How to test Lens - testing and resources
How to Test Your Lens
High Resolution Test Patterns
Norman Koren photography
The test charts come in several flavors, identified by their intended length when reproduced on film or a digital sensor, gamma, length in pixels, and ink spread correction. Similar test charts, with the sacle omitted, can be created using Imatest Test Charts.
Chart length: The names of the charts below (2.5 and 5mm) are the intended lengths of the chart when reproduced on film or a digital sensor. They are designed to be printed at 50, 80, or 100x magnification (relative to the intended size on the film or sensor) to avoid printer limitations.
2.5 mm charts (illustrated above) are designed to be printed 25 cm (9.84 inches) long (100x magnification) on a 4.5x11 inch strip— half of a letter sized or A4 sheet. The 7086 pixel long charts are best for printing at multiples of 720 dpi (Epson printers). The 5906 pixel long charts are best for printing at multiples of 600 dpi (Canon and HP printers). 2.5 mm charts are recommended for compact digital cameras, which have tiny sensors (11 mm diagonal or less) and lenses with relatively short focal length.5 mm charts are designed to be printed 25 cm (9.84 inches) long (50x magnification), which fits on a 4.25x11 inch strip— half of a letter sized or A4 sheet, or 40 cm (15.75 inches) long (80x magnification), which fits on half of an A3 sheet.You can print these charts any size you want as long as you note the magnification and photograph them at the appropriate distance, but I recommend the standard sizes to avoid confusion.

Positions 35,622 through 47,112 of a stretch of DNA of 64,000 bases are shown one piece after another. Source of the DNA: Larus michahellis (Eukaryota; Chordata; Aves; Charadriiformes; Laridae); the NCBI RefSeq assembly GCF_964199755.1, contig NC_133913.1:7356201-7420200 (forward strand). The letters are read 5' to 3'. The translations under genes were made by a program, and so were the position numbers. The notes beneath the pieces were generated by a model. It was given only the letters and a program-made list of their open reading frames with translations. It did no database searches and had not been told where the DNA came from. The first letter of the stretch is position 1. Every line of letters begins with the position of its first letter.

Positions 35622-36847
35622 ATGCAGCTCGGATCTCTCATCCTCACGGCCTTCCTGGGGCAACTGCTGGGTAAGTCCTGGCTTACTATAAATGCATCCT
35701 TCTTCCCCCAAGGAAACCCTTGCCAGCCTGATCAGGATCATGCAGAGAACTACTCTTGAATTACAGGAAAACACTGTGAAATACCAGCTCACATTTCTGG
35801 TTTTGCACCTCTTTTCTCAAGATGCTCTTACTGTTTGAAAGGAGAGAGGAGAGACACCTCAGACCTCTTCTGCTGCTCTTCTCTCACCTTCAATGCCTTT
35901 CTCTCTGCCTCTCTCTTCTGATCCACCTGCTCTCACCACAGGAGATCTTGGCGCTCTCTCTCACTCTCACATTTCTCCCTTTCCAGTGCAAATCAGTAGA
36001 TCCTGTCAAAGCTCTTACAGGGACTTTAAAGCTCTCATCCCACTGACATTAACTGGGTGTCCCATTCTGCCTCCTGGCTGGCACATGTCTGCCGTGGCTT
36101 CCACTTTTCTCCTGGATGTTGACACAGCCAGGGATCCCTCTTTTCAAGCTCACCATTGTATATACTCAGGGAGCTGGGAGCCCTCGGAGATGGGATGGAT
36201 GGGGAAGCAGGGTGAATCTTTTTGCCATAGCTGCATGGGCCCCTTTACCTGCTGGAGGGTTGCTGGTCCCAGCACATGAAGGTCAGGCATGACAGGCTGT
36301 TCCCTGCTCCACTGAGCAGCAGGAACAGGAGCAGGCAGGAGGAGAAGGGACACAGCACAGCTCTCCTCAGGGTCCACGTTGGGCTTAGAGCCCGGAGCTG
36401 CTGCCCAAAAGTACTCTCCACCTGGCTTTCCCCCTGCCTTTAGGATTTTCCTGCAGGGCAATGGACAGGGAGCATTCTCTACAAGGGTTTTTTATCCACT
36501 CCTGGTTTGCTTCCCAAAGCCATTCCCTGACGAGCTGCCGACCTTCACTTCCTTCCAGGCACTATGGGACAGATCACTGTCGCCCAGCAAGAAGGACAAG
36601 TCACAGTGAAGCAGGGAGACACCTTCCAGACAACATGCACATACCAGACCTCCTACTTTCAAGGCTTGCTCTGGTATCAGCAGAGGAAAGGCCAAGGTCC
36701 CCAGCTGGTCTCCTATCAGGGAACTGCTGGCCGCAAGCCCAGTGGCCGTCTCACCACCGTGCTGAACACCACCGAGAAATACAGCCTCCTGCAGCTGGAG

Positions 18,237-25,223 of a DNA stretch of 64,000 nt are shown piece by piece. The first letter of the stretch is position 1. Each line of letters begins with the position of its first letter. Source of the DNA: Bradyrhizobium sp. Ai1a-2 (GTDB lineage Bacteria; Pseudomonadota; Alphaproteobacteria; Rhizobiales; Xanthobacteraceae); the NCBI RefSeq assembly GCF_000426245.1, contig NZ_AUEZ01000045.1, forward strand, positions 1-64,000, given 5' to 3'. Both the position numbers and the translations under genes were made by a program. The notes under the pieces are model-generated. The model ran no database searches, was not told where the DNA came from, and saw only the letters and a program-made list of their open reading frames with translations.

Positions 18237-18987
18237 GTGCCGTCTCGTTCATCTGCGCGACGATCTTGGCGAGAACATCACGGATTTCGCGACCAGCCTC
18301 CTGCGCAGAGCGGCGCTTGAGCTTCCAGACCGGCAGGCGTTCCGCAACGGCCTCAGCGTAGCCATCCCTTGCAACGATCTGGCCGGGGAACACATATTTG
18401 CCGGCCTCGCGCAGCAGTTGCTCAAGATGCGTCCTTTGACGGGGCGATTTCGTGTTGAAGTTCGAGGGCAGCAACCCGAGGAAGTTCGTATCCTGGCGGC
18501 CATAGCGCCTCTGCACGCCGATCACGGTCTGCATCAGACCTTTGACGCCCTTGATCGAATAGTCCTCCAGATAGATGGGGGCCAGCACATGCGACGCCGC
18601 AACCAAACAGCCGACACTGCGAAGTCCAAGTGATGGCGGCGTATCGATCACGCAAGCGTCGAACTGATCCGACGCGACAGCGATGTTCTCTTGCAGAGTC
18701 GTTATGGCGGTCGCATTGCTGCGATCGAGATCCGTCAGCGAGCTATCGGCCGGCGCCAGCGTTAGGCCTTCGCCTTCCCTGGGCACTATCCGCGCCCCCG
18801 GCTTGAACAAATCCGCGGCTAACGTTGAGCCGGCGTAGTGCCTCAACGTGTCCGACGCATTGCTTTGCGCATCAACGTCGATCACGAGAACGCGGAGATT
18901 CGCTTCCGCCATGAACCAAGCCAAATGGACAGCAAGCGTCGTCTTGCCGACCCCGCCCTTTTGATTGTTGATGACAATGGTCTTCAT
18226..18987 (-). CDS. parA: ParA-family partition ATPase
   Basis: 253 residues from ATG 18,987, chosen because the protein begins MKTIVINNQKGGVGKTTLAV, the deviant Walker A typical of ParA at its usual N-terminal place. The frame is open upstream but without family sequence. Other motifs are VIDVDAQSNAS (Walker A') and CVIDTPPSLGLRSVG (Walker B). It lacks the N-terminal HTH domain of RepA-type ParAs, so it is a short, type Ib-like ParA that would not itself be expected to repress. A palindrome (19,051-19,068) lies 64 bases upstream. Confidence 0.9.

Print magnification: advantages/disadvantages
- On the Epson 1270 or 2200 with semigloss paper at 1440 dpi, the high spatial frequency bars are clearest when printed at the highest magnifications. At 100x, bars are clear with no tonal shift up to 200 lp/mm. At 80x, some tonal shift due to ink spreading is noticeable starting at 170 lp/mm, but the bars are still distinct at 200 lp/mm. At 50x, tonal shift starts around 120 lp/mm. Bars are still distinct at 200 lp/mm, but MTF is slightly reduced. Realistically speaking, 50x is adequate for film and digital SLRs; there is little real action above 100 lp/mm. But since "resolutions" as high as 150 lp/mm have occasionally been published, many of you (myself included) may be curious about what you can see over 100 lp/mm. A portion of a 400 dpi Epson 1640SU scan of a 50x chart printed on the Epson 1270 at 1440 dpi, between 80 and 200 lp/mm (gamma = 1.5), is shown below. This is the worst case, and it looks pretty good. I strongly recommend that you examine your printed charts under a loupe (at least 10x) to be sure the bar and sine patterns look good at high spatial frequencies.
The Imaging Resource Test Suite More than you probably wanted to know about testing digital cameras
Testing and Targets
Lens test image quality